#freenode & #defocus: an evaluationseanw on 2007-07-11
Donna recently posted on the move that changed #freenode-social and #tapthru to #defocus and #freenode respectively. This has involved getting the former #tapthru staff on board as our new freenode helpers, and as staff we have found them a great bunch of people to work with - thank you to you all. Yesterday we held an evaluation meeting about how the last two months had gone, with the ups and downs, and to try and set plans for the future. It was a constructive event; what follows us a brief summary of the meeting.
There are mixed feelings across the network on how the two channels have gone, but we all agreed that #freenode has been doing very well. It is a productive help channel, and has been a good way of contacting staff when methods such as /stats p are blocked by clients, or users are new to the world of IRC. It makes a lot of sense to type /join #networkname when you're in trouble. However, there have been a few concerns raised about #defocus and so we spent a good part of the meeting trying to work these out. A major one was that staff and helpers are not actually using the channel for socialising and thus only appear to police it. We all agreed that this makes a lot of sense, but also that we are stuck in old habits - the staff channel sees a lot of social chatter going on, and it was pointed out that we are often more comfortable in rooms where we know everyone. However, we did all agree to try and make the effort to move conversations, and indeed simply saying "let's take this to #defocus" every so often seems to be working.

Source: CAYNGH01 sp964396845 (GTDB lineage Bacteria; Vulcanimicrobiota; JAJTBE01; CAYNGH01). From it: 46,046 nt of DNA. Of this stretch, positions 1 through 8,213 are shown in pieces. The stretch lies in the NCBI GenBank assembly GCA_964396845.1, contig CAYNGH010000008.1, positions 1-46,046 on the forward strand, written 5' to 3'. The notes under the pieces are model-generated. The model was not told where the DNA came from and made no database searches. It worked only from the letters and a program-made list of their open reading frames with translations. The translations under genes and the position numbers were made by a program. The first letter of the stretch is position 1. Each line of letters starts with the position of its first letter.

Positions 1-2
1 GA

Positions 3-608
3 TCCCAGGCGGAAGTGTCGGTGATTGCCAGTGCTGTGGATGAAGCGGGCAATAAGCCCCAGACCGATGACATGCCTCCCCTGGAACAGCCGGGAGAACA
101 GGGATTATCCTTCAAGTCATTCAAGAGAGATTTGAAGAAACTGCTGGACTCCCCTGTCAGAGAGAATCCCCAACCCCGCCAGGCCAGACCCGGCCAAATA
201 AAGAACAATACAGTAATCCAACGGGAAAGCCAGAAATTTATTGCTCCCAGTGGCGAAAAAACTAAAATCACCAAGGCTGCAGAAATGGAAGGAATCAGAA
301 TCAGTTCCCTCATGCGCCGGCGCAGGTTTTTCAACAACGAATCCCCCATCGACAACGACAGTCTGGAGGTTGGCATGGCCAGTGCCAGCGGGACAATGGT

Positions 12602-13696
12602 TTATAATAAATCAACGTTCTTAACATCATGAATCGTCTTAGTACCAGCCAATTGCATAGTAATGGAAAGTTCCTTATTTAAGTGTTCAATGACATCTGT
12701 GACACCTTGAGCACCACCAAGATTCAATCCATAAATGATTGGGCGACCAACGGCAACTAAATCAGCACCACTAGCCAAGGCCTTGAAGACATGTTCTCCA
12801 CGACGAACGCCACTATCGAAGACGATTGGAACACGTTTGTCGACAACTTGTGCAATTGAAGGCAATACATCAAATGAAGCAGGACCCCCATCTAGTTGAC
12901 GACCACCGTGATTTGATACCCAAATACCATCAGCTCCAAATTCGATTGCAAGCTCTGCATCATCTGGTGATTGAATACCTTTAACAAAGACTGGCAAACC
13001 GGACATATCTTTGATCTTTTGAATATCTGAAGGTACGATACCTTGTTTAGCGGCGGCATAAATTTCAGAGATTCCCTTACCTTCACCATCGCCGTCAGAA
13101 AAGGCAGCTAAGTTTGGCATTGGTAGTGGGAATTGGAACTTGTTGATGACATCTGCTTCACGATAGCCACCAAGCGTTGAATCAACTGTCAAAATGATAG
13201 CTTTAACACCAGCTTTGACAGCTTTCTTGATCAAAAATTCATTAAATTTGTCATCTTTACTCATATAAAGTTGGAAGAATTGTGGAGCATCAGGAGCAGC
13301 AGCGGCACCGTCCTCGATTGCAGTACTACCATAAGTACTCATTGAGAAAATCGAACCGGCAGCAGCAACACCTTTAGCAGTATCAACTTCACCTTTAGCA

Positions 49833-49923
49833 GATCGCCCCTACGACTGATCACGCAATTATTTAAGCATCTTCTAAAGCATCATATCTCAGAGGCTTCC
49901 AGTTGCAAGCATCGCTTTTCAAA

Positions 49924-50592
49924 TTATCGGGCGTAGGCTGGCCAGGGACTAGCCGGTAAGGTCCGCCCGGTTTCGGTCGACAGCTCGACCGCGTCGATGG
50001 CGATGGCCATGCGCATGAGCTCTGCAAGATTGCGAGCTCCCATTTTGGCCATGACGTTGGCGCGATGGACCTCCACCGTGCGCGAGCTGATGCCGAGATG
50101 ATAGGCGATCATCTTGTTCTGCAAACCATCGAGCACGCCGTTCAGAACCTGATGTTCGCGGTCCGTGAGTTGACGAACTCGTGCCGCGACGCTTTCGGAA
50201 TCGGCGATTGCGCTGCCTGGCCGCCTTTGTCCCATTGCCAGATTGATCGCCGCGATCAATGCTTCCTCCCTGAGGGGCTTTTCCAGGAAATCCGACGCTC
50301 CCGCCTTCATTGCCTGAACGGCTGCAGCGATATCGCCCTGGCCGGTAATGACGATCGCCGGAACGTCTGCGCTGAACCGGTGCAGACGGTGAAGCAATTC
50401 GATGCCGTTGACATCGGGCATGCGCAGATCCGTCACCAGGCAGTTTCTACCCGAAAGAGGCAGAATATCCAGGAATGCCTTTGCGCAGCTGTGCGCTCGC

Another issue is the way in which language is dealt with in the channel. It was agreed that the policy against it is sensible, but recognised that it has caused clashes in the past. Hopefully an equilibrium has been reached. It was also noted that there are a few things in the guidelines we have realised are not worded very well or perhaps need dropping as the channel has developed. These will be addressed soon.
We have always invited user feedback from our users to email@example.com and this remains open for your thoughts which are very welcome. It was noted at the meeting that freenode has grown by 10 000 users since October, so someone must be doing something right!